The modern history of laser ablation begins with the discovery of the ruby laser by Maiman in 1960 and the first published account of ablation is the abstract of a talk given by F. Breech and L. Cross at the International Conference on Spectroscopy at the University of Maryland in June 1962 (Miller, 1993). The Pulse Laser Ablation (PLA) is a process for removing material from a solid surface by irradiating it with a laser beam. The PLA can apply to many applications such as laser cleaning of a medieval wooden panel chamber (Wiedemanna et al., 2000), etching of GaN film by UV laser at 266 nm (Zhang et al., 1998), ablation of ZrO2 and CeO2 by different laser pulse duration and thin films deposition by Nd:YAG laser at 1064, 532 and 355 nm, an ArF excimer laser at 248 nm and a Nd:glass laser at 529 nm (Guidoni et al., 2000), annealing treatment of Bi (Pb)-Sr-Ca-O thin film (Jannah et al., 2009) and preparation of conventional thermoelectric nanopowders in water by Nd:YAG laser at 532 nm (Kosalathip et al., 2008).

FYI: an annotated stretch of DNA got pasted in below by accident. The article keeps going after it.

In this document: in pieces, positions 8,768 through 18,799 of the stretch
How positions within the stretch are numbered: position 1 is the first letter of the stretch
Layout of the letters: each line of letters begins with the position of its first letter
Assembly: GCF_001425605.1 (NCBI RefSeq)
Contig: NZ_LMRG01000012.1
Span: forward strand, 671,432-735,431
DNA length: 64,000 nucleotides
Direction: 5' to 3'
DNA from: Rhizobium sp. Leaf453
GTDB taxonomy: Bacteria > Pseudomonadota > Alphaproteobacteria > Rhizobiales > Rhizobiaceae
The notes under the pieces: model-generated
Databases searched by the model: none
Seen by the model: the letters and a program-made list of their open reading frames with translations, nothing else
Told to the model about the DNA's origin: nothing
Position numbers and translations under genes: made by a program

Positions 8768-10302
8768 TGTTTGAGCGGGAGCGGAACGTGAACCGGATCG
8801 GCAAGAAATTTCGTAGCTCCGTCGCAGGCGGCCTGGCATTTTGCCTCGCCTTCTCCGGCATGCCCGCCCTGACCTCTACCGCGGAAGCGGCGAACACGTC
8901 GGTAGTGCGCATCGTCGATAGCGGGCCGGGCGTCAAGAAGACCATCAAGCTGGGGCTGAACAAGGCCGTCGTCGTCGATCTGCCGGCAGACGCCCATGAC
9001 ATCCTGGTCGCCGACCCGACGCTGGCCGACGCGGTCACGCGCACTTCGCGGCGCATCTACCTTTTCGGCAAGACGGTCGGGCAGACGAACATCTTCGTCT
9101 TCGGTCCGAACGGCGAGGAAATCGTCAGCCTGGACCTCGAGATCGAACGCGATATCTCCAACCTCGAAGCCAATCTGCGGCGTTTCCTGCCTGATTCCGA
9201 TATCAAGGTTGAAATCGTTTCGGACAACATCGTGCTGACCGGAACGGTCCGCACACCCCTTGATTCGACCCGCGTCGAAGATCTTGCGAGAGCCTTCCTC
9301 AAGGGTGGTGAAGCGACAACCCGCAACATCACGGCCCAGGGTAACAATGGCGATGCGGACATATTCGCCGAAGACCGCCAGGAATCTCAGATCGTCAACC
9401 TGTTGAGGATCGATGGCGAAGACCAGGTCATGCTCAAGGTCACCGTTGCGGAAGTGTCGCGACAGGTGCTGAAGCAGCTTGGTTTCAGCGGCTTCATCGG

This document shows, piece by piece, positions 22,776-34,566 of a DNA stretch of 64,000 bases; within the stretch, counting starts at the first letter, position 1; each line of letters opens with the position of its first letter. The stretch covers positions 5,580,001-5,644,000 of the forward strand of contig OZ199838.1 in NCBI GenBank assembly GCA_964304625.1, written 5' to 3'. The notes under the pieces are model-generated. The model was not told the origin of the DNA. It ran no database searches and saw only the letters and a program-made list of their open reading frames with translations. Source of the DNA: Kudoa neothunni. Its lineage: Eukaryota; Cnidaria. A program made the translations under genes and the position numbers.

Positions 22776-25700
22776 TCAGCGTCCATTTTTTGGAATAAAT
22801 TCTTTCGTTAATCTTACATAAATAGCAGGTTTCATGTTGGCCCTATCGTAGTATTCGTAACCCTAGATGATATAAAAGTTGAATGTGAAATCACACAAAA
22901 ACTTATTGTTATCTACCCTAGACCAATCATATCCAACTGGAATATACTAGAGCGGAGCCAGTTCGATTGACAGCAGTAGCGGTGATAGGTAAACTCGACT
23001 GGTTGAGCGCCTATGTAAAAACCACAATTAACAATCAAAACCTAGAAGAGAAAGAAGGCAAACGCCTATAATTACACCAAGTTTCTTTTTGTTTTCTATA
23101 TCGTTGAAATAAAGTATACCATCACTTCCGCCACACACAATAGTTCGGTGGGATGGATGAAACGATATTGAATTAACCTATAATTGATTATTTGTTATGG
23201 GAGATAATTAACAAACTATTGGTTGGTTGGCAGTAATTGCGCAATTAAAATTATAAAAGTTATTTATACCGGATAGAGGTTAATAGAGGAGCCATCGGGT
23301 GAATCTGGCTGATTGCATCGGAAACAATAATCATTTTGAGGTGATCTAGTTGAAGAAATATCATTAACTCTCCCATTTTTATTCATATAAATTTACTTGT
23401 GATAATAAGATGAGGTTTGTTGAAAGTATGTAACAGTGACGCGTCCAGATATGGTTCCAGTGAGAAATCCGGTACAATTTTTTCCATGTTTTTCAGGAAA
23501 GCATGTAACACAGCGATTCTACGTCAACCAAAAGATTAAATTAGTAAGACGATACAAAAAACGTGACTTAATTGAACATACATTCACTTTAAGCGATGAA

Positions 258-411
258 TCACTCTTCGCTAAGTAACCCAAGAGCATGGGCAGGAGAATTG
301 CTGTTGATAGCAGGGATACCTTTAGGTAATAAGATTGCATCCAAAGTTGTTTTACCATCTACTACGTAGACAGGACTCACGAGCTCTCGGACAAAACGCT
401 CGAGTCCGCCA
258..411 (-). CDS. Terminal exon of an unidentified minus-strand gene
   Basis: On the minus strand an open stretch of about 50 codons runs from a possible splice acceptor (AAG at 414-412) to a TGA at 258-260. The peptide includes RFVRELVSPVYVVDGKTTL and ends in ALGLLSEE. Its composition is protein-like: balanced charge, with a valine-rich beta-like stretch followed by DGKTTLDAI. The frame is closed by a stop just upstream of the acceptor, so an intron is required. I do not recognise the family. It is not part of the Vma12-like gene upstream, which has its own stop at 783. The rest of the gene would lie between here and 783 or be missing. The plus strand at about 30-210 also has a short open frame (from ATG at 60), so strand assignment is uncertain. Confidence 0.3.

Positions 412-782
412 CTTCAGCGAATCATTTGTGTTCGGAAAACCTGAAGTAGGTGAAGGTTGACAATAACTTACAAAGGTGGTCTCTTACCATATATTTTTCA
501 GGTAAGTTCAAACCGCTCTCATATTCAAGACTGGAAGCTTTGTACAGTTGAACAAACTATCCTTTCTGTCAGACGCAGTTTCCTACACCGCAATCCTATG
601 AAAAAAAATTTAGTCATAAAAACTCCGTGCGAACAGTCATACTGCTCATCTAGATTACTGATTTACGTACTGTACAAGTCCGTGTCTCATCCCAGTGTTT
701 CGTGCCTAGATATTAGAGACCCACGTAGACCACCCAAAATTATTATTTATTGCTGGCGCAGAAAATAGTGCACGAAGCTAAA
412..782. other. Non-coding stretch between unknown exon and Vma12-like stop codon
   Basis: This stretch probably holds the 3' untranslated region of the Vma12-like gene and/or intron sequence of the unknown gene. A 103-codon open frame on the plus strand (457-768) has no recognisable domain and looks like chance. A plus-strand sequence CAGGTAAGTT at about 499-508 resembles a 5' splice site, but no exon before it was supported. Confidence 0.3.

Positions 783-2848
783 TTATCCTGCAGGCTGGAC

Generally, PLA use short laser pulses between femtosecond to nanosecond with low speed moving target so they are expensive laser mechanism (Rudolph et al., 1999). The femtosecond laser was used to prepare metal nano-particles. Tsuji et al. (2003) presented the silver nano-particles synthesize by femtosecond laser ablation when increased laser wavelength influence particle size increasing. Our study a new technique for synthesis allow nano-particles by long laser pulses in order of microsecond while the target is moving at high speed under argon pressure. By the target is a thermoelectric material of bismuth antimony telluride. Thermoelectric devices are the possible candidates to generate direct electricity from the available thermal radiation as well as other heat sources and have many types of compound on used temperature. Bismuth antimony telluride is a famous thermoelectric material on room-temperature. The efficiency of a thermoelectric material application is determined by the dimensionless figure of merit, defined as: ZT = S2σT/k. Where S, σ, k and T are the Seebeck coefficient, electrical conductivity, thermal conductivity and absolute temperature, respectively. Hostler et al. (2008) study the particle-size influential to thermoelectric properties. That work was show the technique of improvident thermoelectric efficiency of bismuth bulk by used low-dimensional structures a pellet composed of bismuth nano-particles. In the aim of this research is to use the alternative low cost to improve morphology, size and crystal structure for thermoelectric material.